A recent article in the Wall Street Journal “Dodgy Home Appraisals Make a Comeback” expressed concern over a growing occurrence of appraisals with inflated values.

Digital Risk found that some appraised values were off the mark based on discrepancies that appeared unintentional, though, “at other times, the appraiser’s selection of [comparable properties]…is very hard to justify,” said Thomas Showalter, chief analytics officer at Digital Risk.

Falling mortgage volume is bringing out some of the bad practices that dominated the prior housing boom and makes the need for qualified and experienced appraisers essential – something that an organization like RAC is built with.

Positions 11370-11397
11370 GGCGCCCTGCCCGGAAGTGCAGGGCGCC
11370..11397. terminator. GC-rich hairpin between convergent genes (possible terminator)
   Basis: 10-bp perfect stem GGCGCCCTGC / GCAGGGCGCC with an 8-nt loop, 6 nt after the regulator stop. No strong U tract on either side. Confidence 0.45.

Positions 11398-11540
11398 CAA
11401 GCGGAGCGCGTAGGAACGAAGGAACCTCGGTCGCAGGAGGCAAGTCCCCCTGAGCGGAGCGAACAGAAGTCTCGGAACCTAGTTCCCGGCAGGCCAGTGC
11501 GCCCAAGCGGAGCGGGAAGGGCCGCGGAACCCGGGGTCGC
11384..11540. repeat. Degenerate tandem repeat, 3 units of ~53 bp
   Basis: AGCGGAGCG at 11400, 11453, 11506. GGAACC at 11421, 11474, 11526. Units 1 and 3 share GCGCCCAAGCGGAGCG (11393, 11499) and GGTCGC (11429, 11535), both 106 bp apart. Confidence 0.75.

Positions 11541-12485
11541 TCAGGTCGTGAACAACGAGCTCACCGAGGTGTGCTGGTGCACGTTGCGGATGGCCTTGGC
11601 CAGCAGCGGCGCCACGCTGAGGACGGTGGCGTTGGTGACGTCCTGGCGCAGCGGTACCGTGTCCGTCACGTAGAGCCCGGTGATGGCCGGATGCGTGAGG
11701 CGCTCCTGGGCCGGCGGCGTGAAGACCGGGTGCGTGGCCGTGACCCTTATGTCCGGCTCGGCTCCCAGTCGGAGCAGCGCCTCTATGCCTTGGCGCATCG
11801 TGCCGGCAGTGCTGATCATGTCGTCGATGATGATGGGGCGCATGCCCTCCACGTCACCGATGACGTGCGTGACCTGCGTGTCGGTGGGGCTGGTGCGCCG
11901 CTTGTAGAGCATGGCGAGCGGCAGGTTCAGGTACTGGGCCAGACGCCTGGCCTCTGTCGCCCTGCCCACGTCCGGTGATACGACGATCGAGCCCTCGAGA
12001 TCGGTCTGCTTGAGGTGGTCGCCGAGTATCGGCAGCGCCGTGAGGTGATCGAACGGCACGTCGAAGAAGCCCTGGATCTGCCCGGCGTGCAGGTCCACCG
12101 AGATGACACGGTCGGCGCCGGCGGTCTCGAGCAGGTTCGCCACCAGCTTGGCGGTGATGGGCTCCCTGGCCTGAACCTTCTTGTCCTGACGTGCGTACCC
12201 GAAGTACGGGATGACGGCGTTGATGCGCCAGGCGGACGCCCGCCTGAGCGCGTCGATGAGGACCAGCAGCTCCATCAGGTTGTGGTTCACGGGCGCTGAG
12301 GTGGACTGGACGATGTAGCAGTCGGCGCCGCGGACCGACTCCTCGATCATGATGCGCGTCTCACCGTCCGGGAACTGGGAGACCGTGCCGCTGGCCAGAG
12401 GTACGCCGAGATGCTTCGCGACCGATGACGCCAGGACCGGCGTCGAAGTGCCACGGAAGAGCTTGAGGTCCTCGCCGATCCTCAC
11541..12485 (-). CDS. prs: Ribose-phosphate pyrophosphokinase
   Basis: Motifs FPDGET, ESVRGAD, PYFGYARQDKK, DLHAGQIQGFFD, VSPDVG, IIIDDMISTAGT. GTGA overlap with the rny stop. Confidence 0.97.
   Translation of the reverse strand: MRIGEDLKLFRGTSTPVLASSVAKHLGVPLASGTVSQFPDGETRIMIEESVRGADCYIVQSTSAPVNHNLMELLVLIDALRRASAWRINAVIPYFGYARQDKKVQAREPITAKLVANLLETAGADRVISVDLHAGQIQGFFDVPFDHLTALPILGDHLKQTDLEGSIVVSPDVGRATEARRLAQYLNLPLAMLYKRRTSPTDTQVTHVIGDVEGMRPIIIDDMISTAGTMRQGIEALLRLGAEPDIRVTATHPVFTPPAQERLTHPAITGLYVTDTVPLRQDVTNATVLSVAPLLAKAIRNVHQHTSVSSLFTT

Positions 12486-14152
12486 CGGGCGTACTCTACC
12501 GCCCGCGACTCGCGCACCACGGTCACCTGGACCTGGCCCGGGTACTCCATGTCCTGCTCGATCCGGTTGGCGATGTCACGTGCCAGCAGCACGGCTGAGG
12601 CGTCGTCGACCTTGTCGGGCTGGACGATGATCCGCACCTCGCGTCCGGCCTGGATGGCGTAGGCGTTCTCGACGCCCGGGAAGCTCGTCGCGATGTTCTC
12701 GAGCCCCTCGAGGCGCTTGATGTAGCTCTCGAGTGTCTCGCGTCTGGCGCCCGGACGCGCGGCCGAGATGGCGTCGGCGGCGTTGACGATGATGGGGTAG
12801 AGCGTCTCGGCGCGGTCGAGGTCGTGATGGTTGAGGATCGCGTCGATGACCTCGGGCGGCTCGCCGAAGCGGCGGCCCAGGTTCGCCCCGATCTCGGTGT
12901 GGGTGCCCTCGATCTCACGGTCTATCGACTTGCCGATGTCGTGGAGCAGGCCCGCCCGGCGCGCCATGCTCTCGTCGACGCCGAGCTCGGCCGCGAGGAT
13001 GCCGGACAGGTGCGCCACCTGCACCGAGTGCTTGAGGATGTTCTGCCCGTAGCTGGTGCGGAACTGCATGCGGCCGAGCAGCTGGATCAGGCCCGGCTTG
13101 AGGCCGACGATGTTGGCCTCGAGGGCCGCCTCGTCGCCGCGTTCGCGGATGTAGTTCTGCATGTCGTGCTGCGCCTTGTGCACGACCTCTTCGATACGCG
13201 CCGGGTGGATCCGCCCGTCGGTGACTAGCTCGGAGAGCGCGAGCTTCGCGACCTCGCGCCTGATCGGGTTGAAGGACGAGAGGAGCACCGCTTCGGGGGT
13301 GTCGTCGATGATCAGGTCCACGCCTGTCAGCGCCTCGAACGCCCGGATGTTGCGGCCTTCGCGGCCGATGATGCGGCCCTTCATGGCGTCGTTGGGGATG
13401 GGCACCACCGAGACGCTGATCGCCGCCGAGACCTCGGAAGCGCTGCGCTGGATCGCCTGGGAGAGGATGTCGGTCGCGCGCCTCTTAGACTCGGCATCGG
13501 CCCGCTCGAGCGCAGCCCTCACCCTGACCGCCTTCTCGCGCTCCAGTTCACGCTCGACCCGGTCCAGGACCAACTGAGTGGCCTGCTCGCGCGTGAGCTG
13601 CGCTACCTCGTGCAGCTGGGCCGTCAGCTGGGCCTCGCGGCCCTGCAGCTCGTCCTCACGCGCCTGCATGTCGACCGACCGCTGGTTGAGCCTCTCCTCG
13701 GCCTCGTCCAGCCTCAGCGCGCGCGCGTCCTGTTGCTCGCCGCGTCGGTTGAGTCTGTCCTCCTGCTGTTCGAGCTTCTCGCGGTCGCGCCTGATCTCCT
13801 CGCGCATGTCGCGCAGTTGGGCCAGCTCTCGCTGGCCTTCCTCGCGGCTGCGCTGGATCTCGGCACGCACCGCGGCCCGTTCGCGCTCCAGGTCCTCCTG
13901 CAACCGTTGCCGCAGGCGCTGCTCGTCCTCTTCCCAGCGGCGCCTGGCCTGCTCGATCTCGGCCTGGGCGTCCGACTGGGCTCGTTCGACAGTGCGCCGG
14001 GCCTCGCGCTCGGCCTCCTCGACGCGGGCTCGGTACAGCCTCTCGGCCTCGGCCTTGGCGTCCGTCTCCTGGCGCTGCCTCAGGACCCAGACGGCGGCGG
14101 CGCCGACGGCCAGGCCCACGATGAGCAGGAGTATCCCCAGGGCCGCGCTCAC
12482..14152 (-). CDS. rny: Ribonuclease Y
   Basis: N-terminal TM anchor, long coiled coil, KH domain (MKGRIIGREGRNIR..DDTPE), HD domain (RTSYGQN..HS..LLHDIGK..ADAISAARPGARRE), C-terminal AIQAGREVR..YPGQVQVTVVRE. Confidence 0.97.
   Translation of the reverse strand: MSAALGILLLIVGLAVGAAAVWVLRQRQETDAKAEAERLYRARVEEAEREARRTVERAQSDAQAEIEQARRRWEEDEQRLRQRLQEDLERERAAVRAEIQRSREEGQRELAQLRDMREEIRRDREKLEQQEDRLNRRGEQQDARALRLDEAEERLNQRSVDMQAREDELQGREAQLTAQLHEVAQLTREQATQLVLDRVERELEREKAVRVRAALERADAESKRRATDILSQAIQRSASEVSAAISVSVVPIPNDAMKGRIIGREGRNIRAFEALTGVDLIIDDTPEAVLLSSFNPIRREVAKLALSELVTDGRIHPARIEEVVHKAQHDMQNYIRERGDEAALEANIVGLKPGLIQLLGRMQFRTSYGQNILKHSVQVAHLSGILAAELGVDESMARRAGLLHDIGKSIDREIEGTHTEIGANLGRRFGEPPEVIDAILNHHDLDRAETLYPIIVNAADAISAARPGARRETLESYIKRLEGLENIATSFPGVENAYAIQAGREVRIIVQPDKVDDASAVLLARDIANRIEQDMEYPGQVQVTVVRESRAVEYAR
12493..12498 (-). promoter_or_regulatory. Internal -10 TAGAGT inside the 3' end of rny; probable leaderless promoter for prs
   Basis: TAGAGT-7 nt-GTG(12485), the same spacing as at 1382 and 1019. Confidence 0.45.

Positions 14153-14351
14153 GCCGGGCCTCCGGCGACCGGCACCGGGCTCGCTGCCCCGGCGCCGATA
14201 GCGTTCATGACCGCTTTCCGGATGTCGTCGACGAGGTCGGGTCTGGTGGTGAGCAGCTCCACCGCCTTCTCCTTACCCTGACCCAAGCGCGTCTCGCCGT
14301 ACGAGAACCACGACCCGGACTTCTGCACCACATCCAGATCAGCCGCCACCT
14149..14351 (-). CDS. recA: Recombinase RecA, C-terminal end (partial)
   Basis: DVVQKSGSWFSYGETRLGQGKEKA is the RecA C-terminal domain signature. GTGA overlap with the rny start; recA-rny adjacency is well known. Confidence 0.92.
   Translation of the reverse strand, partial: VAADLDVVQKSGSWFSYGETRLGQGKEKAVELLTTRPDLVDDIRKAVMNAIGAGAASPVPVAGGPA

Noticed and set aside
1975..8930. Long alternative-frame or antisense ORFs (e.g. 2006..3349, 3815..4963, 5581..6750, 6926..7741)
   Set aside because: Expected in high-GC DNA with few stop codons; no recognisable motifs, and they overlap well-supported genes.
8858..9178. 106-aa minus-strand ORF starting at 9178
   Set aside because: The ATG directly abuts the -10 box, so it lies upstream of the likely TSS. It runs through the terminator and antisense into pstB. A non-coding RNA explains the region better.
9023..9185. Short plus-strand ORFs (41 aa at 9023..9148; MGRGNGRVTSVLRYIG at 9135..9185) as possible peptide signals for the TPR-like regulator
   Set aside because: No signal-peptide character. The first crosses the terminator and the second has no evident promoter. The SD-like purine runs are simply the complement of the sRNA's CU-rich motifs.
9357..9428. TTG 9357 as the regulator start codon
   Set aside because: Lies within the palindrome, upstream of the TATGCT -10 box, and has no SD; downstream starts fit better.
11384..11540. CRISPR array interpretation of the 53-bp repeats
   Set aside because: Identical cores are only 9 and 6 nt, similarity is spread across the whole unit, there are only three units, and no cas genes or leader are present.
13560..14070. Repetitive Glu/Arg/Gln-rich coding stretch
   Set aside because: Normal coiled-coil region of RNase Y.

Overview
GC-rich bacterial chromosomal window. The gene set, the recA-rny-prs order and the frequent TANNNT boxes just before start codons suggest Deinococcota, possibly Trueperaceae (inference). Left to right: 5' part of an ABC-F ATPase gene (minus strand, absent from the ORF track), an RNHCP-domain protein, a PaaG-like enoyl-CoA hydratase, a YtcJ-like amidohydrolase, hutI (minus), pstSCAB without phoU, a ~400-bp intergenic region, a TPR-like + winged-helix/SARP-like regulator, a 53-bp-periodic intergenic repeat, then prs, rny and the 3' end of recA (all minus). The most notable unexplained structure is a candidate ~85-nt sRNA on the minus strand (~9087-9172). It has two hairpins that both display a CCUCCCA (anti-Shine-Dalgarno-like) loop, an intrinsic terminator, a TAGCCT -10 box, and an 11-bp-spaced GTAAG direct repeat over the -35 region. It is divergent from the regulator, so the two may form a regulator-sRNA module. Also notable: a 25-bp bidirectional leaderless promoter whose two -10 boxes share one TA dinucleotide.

One of our members with extensive appraisal experience was able to thwart the pressure because he understood the local market, something not emphasized by lenders today as in year’s past.

Tom Allen, who says he has been an appraiser for 44 years, recalled appraising a house in April for about $450,000 for a loan application with J.P. Morgan Chase & Co. About a week later, Mr. Allen, 68 years old, says he received a request from the appraisal-management company to use two different properties as comparables that had recently sold for around $525,000 and $540,000. Mr. Allen says he refused because the homes were larger, in a more expensive neighborhood and built about 10 years after the property in question.